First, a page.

- Directed by: Barbet Schroeder
- Cast: Glenn Close, Jeremy Irons, Ron Silver
- Based on: Reversal of Fortune: Inside the von Bülow Case by Alan Dershowitz (1985)
Minnie: I think this whole case stinks! I think Von Bulow stinks! He’s obviously guilty of something pretty despicable and if we free him we become his accessories, accomplices after the fact. I’m really shocked with your reputation for defending the poor and oppressed that you’ve taken this case.from the book
“Reversal Of Fortune” is a criminal court drama based on a true case. The film reconstructs the story of the coma of Sunny von Bülow. Her husband, Claus von Bülow, was convicted of two attempted murder cases and acquitted eventually.
The legal system vs. the moral consciousness has been the common theme in the movies. Everyone seems to know or is convinced who did what, but the convicted were set free due to loopholes of the legal system or even a cartel of corrupted lawyers. The law is supposed to protect justice. But the question is, whose side of justice?
Jeremy Irons’s Oscar-winning performance, icy steeliness but compelling and captivating, is the point of watching. His enigmatic mood and chilly humor enhanced the movie more entertaining even though the theme can be trapped in a cliche.
Minnie: Yeah, ok, so someone has to defend Claus. But why you, why us?
Alan Dershowitz: Look, you’re my student, you, you have a choice. You don’t have to do anything you don’t want to do; that is your choice. The reason I take cases and here unlike most other lawyers, who are not professors and therefore have to make a living: I take cases because I get pissed off, and I am pissed off here. The family hired a private prosecutor: unacceptable! They conducted a private search! Now if we let them get away with that, rich people won’t go to the cops any more. You know what they’re going to do? They’re going to get their own lawyers to collect evidence, and then they are going to choose which evidence they feel like passing on to the DA. And the next victim isn’t going to be rich, like Von Bülow but it’s going to be some poor schnook in Detroit who can’t afford, or who can’t find, a decent lawyer. I think it’s a little more complicated than your simple moral superiority, hmm?from the book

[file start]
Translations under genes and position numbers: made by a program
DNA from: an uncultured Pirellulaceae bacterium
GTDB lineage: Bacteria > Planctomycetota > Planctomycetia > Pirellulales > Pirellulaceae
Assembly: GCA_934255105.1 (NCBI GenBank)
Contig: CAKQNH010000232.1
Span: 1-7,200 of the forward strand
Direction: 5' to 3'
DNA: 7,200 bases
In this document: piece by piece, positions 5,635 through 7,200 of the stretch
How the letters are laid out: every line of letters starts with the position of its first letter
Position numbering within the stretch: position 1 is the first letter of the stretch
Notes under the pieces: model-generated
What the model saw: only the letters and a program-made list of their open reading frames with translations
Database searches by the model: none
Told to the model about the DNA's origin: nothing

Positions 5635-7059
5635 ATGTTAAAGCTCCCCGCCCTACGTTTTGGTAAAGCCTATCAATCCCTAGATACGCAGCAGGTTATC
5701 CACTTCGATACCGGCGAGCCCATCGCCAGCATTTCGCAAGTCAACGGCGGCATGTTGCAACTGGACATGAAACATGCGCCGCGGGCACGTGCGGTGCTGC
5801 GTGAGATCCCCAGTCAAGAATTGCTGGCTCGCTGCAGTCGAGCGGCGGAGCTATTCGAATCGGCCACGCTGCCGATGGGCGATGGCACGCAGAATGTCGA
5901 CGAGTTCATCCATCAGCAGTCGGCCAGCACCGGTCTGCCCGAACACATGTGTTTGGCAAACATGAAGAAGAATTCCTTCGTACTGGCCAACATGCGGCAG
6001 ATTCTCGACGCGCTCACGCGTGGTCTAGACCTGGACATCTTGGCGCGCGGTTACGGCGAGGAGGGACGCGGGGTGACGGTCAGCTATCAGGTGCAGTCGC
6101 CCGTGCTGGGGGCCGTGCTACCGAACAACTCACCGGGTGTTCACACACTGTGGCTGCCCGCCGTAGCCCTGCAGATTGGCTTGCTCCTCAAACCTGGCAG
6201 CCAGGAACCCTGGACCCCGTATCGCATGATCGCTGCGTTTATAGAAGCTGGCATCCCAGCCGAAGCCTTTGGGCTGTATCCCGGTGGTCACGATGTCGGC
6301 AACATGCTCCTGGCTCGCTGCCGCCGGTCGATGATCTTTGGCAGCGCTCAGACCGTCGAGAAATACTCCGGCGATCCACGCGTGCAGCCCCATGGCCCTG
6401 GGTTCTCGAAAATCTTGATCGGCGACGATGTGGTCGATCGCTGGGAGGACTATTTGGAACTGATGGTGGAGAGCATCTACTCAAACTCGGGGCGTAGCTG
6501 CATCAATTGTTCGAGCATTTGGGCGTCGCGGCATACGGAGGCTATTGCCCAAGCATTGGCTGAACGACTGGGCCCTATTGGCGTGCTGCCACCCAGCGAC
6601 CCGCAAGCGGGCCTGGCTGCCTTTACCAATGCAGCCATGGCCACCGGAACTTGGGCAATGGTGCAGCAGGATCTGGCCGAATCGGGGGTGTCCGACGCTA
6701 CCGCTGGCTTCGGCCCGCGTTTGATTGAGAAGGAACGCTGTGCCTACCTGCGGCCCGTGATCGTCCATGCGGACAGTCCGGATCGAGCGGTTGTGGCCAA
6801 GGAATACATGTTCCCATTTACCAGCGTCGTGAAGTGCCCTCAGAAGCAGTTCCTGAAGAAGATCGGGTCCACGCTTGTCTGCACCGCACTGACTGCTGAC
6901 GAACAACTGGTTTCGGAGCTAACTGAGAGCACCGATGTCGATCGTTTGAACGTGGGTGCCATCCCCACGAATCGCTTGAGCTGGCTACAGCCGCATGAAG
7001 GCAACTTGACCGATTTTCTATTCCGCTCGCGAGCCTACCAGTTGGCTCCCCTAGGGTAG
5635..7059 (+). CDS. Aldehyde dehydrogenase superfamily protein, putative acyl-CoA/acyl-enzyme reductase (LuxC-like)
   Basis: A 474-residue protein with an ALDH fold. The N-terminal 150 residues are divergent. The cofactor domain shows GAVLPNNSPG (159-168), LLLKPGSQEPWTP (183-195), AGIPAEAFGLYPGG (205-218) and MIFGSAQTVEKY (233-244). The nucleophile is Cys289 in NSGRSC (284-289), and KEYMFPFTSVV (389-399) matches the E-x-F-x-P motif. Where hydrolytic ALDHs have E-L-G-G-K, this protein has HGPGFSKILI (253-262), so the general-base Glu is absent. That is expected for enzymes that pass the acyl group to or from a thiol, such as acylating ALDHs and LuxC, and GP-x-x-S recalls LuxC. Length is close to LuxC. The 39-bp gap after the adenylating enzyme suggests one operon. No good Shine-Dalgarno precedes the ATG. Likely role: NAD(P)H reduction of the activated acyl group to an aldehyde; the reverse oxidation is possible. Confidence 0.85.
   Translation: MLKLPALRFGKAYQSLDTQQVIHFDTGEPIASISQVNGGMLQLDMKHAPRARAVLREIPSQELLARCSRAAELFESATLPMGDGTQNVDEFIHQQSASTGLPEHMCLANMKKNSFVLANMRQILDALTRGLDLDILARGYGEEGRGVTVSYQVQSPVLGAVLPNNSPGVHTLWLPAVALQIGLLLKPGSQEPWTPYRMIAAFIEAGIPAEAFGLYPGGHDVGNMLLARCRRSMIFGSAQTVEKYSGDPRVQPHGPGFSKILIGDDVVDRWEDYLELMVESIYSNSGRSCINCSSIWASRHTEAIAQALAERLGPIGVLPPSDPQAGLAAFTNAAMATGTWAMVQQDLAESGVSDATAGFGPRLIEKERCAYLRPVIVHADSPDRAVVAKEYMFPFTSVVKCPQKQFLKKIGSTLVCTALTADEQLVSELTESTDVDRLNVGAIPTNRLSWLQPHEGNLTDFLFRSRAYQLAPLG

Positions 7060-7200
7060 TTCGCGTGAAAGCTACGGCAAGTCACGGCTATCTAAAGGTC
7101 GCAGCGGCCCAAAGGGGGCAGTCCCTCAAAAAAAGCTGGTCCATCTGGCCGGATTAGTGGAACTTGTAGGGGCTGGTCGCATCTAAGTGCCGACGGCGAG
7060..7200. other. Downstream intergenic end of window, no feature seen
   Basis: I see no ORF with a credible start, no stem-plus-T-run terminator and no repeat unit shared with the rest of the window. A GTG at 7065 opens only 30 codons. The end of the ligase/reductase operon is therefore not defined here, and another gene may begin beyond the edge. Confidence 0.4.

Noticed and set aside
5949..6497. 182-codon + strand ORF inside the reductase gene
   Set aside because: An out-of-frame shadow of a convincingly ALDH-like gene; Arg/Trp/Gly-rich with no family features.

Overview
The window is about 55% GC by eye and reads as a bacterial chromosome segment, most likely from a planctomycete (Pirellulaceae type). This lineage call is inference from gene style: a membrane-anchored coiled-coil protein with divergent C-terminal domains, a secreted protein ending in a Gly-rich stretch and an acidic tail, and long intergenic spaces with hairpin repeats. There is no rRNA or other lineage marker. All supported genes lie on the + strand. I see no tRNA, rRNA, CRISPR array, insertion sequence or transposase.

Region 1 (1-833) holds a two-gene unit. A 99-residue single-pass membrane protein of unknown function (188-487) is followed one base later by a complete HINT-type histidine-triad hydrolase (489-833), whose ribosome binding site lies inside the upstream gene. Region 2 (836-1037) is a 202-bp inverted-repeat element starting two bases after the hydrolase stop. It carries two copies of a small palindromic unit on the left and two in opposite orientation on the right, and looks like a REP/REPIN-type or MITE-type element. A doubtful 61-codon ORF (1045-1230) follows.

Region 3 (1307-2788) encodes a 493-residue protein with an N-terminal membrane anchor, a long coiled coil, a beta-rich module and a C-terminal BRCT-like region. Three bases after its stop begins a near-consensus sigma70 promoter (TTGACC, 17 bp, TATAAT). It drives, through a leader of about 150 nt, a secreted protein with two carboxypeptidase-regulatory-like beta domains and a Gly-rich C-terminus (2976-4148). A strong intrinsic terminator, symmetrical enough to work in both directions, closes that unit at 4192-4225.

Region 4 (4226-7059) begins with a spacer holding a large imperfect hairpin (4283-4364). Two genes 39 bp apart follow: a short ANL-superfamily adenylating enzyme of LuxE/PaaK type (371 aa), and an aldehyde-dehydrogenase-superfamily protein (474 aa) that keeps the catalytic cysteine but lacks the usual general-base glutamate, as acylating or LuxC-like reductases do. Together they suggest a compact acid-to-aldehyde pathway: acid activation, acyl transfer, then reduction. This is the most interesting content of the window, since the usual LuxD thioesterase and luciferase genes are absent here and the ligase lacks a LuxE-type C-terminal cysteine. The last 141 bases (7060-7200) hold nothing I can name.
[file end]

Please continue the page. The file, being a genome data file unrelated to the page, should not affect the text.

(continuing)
Alan Dershowitz is a shrewd lawyer who stands on the border of the legal system and real life. He has presented many celebrity clients and was well known for two successful appeals that overturned convictions, first for Harry Reems in 1976, followed by Claus von Bülow in 1984. He also served as the appellate adviser on the O. J. Simpson murder trial. Even though it is hard to judge him through the movie, it is interesting to see why he took the Bülow case. He seems very practical and maybe cunning by arguing the system and reality over moral idealism.